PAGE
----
- Harry Potter and the Deathly Hallows: Voldemort has apparently killed Harry (who's faking it, but that's not what's important here), and drags his body out for all the people in Hogwarts still fighting the Death Eaters to see. The fighters seem pretty cowed, until one person steps forward... Neville Longbottom, who's spent the entire series getting mocked, cursed, beaten, battered, and having his parents' misfortune thrown in his face. Voldemort offers to let Neville join his army, and Neville responds, "I'll join you when hell freezes over," followed by a battle cry. Voldemort isn't too impressed, though, and he puts Neville in a Body-Bind Curse and places the Sorting Hat on his head, then sets it on fire. Neville isn't burned by the fire, breaks free of the curse, pulls out Gryffindor's Sword from the hat, and uses it to kill Voldemort's pet snake and final Horcrux, thus rendering him mortal. Then reinforcements come, and it's kick Death Eater ass time.
Neville Longbottom: It doesn't matter that Harry's gone.
- His "World of Cardboard" Speech in the movie is equally awesome:
Seamus Finnigan: Stand down, Neville!
Neville Longbottom: People die every day! Friends... Family... Yeah. We lost Harry tonight. But he's still with us! (Points to his heart) In here! So is Fred... Remus... Tonks. All of them. They didn't die in vain! (Turns towards Voldemort) But you will! Because you're wrong! Harry's heart did beat for us - For all of us! (Pulls Gryffindor's Sword out of the Sorting Hat) It's not over!
- The Stand by Stephen King, looks like it's going this way, but then subverts it. Near the end, when Flagg is preparing to crucify our heroes, one of his minions stands up and says "This isn't right! We used to be Americans!" We expect a revolt of sorts, but Flagg promptly kills the man, and no one else stands up. Then they're all killed by an unrelated nuclear bomb.
- Well, sort of. the little ball of lightning Flagg conjures up to kill his minion doesn't go away once the man is dead. Instead, it grows and appears to form what another character sees as the Hand of God, which triggers the bomb. The man Flagg kills doesn't start a revolution, but he does contribute to Flagg's downfall, albeit in a very roundabout way.
- Depending on your interpretation, this was Batman Gambit on the part of God. The whole point of His sending our heroes to confront Flagg was to inspire people like this man to stand up to him as well. Sure, he died right after, but from a cosmic standpoint that's irrelevant: he reclaimed his soul before he died.
- If the impression that Messianic Archetype Rand gleans in the finale of The Wheel of Time is correct, this is prevalent in the cosmological conflict that underpins the series. The Dark One's effort to conquer and remake the world is only feasible if he can not only defeat the aforementioned messiah, but also convince all humans to give up in the face of evil's onslaught (or, failing that, exterminate them), lest one of them take his place. Since resistance to destruction and oppression is endemic to human nature, this makes the Dark One's bid to take over reality essentially futile.
- Wind on Fire: Villainious version in The Wind Singer. The Zars are infinite, mindless, and can only be permanently be killed by activating the titular Wind Singer. Seriously, the have enough to fill a practically bottomless gorge with their own dead and form a single line from Amaranth on the far side of the map all the way through the gigantic plains and everything all the way from the cave !!!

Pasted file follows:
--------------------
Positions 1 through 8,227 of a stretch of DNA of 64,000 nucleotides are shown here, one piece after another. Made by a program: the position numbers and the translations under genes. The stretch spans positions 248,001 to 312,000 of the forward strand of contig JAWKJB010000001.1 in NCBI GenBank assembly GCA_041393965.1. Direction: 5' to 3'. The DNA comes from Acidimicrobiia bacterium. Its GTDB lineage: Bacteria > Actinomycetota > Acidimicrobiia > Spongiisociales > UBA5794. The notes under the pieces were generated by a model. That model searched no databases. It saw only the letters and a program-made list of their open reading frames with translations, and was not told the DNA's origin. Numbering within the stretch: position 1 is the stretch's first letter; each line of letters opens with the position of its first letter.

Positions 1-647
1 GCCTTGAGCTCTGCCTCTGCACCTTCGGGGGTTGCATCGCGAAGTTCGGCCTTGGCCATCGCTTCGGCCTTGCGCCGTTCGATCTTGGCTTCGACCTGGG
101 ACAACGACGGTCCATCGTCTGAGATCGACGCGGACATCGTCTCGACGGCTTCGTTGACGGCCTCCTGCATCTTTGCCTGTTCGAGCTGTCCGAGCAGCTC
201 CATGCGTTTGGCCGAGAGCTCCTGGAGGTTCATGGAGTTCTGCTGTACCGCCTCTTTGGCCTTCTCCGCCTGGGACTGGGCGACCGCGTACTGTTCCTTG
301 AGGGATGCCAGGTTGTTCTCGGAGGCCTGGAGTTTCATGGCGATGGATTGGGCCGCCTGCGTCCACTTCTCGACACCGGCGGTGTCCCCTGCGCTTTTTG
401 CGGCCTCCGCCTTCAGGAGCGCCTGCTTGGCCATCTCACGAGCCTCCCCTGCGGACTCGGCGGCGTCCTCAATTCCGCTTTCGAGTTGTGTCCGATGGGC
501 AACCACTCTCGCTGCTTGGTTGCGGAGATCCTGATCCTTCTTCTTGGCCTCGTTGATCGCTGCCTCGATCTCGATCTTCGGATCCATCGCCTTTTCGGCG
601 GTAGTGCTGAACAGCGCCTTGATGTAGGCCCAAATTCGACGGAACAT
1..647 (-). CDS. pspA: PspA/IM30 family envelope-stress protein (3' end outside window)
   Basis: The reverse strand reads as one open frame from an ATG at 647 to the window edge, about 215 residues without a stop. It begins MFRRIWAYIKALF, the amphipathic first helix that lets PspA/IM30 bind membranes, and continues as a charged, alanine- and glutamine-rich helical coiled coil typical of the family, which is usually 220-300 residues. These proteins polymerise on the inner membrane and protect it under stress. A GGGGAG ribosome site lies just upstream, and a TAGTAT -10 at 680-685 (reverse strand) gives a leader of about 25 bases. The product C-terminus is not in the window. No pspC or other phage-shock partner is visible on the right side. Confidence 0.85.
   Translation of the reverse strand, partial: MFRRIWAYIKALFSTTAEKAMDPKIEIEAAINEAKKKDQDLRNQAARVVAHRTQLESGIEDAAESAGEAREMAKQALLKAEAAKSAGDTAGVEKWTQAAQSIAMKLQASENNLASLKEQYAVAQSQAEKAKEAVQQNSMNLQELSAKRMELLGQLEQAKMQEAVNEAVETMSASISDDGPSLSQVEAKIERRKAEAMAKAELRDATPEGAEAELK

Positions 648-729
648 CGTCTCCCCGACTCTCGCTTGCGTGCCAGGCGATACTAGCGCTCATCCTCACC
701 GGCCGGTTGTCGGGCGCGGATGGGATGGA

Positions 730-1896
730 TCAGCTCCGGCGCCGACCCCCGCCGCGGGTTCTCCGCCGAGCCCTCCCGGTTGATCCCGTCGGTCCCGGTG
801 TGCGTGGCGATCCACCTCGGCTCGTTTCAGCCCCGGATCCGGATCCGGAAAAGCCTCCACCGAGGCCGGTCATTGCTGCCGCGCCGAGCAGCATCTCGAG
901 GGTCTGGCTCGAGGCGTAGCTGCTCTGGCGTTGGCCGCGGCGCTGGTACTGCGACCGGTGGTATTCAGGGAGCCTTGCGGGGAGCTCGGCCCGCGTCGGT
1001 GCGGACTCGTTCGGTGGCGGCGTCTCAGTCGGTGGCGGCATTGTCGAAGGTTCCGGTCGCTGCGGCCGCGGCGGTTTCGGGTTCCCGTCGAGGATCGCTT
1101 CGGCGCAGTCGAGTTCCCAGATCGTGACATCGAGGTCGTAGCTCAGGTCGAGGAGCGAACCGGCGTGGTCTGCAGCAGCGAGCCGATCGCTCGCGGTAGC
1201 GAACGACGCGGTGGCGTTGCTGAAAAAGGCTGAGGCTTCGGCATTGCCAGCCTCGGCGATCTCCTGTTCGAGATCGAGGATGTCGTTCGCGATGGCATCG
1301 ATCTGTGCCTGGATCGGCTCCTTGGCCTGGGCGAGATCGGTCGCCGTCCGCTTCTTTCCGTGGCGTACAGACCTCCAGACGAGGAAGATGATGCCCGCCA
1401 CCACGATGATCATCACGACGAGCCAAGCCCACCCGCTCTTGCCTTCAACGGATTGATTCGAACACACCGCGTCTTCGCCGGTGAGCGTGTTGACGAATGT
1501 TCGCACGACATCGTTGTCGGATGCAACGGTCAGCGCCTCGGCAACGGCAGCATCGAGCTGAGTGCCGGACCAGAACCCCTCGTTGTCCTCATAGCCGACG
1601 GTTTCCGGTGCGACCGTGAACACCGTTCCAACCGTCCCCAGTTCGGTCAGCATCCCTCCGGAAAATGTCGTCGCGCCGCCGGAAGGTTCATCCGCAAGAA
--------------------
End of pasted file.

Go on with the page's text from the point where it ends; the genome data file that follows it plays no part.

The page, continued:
- Andromeda is all about this trope. A person emerges from 300 years of stasis, only to learn that the civilization he served has fallen. So, he decides that As Long as There Is One Man, and goes out to restore it.
- Babylon 5:
- The episode "Into the Fire" , where the Shadows and Vorlons attempt to break the coalition against them by simply destroying the protagonists' ship: "They will not follow you if you are dead." Two other ships take incoming missiles for them, with the rest ready to follow suit.
- More openly in "Comes the Inquisitor". The questioning of Delenn by the Inquisitor results in him giving both Delenn and Sheridan a Sadistic Choice: to die or to let the other one die. Both are ready to sacrifice themselves and Delenn is so kind to elaborate: "If I fall, another will take my place!"
- Also invoked by one of the Shadows' human agents, towards Sheridan. They would rather convert him to their side than kill him:
Sheridan: Why don't you just kill me?
Justin: Doesn't work. Someone will just come around and replace you.
- Doctor Who: At the end of "The Pyramid at the End of the World", the Doctor's companion Bill has this trope in mind when she accepts the Monks' offer, which will let them take over Earth, in order to save the Doctor's life. She asks him to save Earth from the Monks.
- An episode of Psych had Shawn screw up an investigation against a deadly Russian mobster when he was recorded illegally searching the office of the mobster for evidence. He spends the whole episode trying to correct his error (and having weird It's a Wonderful Life dreams), but eventually is stymied when he can't come up with a new source of evidence or a witness against the mobster. He and Gus then give a Rousing Speech to the citizens who've been terrorized, stating that though they can't prove it, they'll testify that the mobster is a bad guy. This convinces one guynote to tell the citizens that he'll testify as well, and he is a witness. When the mobster states that he can take care of one witness, everyone else says they'll testify against the mobster, and he can't kill them all.